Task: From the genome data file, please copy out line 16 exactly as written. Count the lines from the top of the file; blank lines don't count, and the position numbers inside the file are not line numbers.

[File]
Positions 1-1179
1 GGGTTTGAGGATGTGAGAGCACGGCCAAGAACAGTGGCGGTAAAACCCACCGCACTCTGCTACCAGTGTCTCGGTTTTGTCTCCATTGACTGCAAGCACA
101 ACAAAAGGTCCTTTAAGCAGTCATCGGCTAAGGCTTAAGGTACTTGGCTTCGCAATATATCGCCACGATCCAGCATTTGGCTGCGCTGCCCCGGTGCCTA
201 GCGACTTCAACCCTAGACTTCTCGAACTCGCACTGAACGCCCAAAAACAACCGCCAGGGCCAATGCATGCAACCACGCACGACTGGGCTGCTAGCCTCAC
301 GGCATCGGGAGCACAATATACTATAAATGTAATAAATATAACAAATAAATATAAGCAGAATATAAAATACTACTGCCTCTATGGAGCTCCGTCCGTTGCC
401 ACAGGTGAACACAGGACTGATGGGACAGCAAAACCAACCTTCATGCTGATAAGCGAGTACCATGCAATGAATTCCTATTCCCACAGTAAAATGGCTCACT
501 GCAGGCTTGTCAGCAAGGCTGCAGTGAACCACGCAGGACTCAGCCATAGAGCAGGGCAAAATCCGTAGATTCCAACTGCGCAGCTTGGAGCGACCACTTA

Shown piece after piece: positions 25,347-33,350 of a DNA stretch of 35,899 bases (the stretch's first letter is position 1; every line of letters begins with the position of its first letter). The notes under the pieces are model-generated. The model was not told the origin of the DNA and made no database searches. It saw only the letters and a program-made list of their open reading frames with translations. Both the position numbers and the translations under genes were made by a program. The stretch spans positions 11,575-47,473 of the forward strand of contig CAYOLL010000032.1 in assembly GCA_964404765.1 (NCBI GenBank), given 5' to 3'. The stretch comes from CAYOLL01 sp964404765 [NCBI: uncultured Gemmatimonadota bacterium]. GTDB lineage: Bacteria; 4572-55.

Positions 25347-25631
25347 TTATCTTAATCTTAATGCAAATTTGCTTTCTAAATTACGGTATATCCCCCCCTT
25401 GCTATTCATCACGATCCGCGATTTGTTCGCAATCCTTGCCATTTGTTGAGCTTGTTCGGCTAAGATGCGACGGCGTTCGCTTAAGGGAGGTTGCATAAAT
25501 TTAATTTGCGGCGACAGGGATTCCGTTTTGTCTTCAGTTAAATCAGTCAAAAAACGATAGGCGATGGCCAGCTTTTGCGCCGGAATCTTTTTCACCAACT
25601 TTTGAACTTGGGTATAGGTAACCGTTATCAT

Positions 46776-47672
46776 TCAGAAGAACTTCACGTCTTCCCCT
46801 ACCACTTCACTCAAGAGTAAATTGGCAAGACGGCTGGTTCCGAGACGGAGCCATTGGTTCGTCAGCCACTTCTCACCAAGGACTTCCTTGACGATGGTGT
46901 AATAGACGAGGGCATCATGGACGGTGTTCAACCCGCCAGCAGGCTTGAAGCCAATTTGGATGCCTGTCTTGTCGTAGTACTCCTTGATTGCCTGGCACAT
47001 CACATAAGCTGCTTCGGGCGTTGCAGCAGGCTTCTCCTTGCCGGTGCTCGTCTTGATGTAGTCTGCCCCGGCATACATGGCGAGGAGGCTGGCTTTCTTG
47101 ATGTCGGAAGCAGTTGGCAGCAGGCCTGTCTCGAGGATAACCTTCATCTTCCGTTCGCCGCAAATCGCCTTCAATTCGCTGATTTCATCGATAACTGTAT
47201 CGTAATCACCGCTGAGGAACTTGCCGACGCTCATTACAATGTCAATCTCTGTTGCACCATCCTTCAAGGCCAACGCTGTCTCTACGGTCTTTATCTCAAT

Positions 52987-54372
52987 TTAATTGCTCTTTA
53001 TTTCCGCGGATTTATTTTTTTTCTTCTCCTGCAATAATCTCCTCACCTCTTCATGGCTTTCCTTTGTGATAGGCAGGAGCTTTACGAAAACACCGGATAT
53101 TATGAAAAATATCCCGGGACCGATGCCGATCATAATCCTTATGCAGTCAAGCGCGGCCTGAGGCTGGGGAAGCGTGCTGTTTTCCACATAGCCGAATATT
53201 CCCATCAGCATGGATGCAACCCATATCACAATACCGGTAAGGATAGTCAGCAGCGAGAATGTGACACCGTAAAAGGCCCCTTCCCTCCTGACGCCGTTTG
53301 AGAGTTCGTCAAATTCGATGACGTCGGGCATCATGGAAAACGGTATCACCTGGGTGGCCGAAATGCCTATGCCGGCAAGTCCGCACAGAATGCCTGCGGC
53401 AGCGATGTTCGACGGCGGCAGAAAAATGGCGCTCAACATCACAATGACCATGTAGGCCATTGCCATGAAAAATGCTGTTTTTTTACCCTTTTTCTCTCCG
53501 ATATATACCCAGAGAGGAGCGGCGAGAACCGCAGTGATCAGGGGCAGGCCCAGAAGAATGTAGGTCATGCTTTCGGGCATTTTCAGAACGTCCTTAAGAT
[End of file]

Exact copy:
46801 ACCACTTCACTCAAGAGTAAATTGGCAAGACGGCTGGTTCCGAGACGGAGCCATTGGTTCGTCAGCCACTTCTCACCAAGGACTTCCTTGACGATGGTGT